Among US postmenopausal women, the use of oral estrogen generally and vaginally administered estrogen products declined in age groups <65 years between 2006 and 2015, a recent study found. Researchers used prescription claims for US commercial health insurance to calculate, in women aged ≥50 years (n=12,007,364), the age-standardized and age-specific annual prevalence of estrogen use by formulation and route of administration during the specified study period. They found:
- The age-standardized annual prevalence of a prescription claim for oral estrogens declined over time, from 83 per 1,000 women in 2007 to 42 per 1,000 women in 2015.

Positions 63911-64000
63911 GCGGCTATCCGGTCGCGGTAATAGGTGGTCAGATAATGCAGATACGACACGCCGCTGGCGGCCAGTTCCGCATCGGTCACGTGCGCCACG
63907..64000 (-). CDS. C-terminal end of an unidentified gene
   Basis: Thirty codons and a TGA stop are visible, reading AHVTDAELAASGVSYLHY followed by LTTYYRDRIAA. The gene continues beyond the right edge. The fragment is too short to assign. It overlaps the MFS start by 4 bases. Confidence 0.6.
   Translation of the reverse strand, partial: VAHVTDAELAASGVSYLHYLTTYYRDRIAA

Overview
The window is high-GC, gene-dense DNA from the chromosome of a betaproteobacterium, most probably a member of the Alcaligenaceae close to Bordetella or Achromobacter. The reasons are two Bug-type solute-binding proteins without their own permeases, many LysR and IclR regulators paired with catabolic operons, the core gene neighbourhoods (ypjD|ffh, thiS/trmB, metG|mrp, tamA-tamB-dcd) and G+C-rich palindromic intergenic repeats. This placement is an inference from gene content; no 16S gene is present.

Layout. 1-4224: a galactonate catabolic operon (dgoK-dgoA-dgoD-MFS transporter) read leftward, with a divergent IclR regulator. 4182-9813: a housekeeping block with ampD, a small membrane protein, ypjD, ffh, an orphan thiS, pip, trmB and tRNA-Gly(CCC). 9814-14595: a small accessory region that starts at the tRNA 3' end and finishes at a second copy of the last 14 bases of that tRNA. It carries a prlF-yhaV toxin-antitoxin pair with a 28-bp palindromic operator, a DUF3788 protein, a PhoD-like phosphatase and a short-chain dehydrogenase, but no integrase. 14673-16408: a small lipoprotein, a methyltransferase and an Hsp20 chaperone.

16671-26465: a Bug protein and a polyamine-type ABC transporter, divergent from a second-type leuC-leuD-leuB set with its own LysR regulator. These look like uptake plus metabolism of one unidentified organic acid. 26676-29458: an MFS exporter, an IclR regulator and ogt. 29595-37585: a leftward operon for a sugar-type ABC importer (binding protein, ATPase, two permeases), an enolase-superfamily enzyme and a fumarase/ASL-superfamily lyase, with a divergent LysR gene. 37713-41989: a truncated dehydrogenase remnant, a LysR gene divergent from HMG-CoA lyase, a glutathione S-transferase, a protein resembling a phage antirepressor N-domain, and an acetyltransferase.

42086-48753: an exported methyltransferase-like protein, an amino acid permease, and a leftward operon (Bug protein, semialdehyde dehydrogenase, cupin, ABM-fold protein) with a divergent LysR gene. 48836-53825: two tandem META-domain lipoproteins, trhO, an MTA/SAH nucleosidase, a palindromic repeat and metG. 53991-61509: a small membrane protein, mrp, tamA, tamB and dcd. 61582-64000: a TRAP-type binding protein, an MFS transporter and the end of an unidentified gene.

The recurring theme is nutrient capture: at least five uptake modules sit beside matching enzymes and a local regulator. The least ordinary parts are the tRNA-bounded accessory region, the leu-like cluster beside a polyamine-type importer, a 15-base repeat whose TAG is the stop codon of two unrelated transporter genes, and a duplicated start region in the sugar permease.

- The age-standardized annual prevalence of a prescription claim for vaginal estrogens peaked in 2011, at 42 per 1,000 women, before declining to 35 per 1,000 women in 2015.
- The age-standardized annual prevalence of a prescription claim for transdermal estrogen fluctuated between 15 and 17 per 1,000 women.
- Annual prevalence rates for vaginal rings and inserts declined over the latter half of the study period in age groups <65 years.
Weissfeld JL, Liu W, Woods C, et al. Trends in oral and vaginally administered estrogen use among US women 50 years of age or older with commercial health insurance. [Published online ahead of print December 28, 2017]. Menopause. doi:10.1097/GME.0000000000001054.
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